The FAO projects average wheat and coarse grain prices to increase 15-40% over the next ten years. Vegetable oil prices are expected to increase more than 40%, with dairy prices increasing 16-45%.
By 2050 the FAO says a 70% increase in food production will be required to keep pace with projected population growth. Already, according to the FAO, more than one billion people go to bed hungry every night.
Australia is being called the new “dust bowl” the country’s drought is so bad.
Russia, the world’s fourth largest wheat producer, has imposed an export ban on grain that will stay in place till after the 2011 harvest. The ban is forcing importers in the Middle East and North Africa to turn to Europe and the US for supplies.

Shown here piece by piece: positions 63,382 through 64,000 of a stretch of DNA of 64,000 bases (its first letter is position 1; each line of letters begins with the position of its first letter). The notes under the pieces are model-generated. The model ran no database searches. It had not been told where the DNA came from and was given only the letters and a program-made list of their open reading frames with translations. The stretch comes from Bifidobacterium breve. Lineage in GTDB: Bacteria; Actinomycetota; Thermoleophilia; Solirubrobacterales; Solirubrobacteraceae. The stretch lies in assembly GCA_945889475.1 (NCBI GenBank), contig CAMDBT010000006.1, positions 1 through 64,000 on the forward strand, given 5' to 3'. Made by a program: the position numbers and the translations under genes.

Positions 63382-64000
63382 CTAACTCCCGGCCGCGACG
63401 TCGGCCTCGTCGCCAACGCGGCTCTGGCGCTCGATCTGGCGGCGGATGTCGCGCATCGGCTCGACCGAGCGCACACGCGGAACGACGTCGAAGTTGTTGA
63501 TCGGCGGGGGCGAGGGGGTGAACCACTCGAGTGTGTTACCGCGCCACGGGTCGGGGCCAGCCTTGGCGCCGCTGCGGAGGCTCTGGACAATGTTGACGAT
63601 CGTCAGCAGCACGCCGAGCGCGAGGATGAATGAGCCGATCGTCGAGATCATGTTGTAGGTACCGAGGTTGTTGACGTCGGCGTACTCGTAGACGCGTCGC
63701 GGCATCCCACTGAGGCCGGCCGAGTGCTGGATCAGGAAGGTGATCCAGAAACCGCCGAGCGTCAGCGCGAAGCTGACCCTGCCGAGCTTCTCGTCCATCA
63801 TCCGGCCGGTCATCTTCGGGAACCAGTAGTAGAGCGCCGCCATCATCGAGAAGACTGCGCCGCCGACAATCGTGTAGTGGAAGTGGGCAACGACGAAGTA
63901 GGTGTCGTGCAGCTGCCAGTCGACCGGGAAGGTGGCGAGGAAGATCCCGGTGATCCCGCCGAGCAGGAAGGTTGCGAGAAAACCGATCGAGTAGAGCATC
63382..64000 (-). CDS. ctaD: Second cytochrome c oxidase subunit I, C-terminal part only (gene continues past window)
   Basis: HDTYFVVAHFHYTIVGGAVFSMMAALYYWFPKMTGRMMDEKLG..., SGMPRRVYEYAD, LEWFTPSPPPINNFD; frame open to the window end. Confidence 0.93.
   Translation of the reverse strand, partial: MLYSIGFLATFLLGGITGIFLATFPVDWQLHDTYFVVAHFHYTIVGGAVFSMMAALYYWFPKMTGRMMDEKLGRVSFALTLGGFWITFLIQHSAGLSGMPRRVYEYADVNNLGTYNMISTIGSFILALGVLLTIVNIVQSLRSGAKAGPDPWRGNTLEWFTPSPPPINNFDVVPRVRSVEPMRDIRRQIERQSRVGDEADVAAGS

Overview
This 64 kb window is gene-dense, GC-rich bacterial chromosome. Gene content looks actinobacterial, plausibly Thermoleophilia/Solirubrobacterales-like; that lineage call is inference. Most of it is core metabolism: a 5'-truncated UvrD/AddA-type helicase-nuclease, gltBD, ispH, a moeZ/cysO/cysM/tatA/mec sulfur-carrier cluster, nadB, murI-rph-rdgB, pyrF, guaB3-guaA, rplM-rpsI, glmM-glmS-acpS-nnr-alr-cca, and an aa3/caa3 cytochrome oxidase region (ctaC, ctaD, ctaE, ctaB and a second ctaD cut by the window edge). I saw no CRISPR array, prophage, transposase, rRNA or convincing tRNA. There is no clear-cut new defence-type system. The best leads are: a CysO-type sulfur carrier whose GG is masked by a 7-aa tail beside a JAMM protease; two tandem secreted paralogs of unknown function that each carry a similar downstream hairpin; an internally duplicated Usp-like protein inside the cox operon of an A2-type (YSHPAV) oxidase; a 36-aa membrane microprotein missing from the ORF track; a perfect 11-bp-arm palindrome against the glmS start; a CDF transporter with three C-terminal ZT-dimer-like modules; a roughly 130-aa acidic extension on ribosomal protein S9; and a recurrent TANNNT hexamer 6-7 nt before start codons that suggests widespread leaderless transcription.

Germany could become reliant on wheat imports for the first time in 10 years. The winter wheat harvest will be 9% lower this year than last forcing Germany to import grain from France and the US.
White sugar is climbing in price because of speculation that India, Pakistan and other importers will purchase more as a supply deficit looms.
The FAO Food Price Index (FFPI) averaged 176 points in August 2010, up 5 percent, from July. The FFPI stands at its highest level since September 2008.
Global food prices are growing at a rate that rivals some of the worst months
of 2008 – but still down 38 percent from their peak in June 2008
Meat prices have risen because a drop in production coincided with rising demand from China. In August the FAO’s meat price index climbed 16% yoy.
Lamb prices are at a 37-year high, pork and poultry are also priced higher.
Last week, the FAO called an emergency meeting for 24th September to discuss the current food crisis – just two short years after the last food crisis. The emergency meeting is being seen by many as a warning that there may yet be another food crisis looming.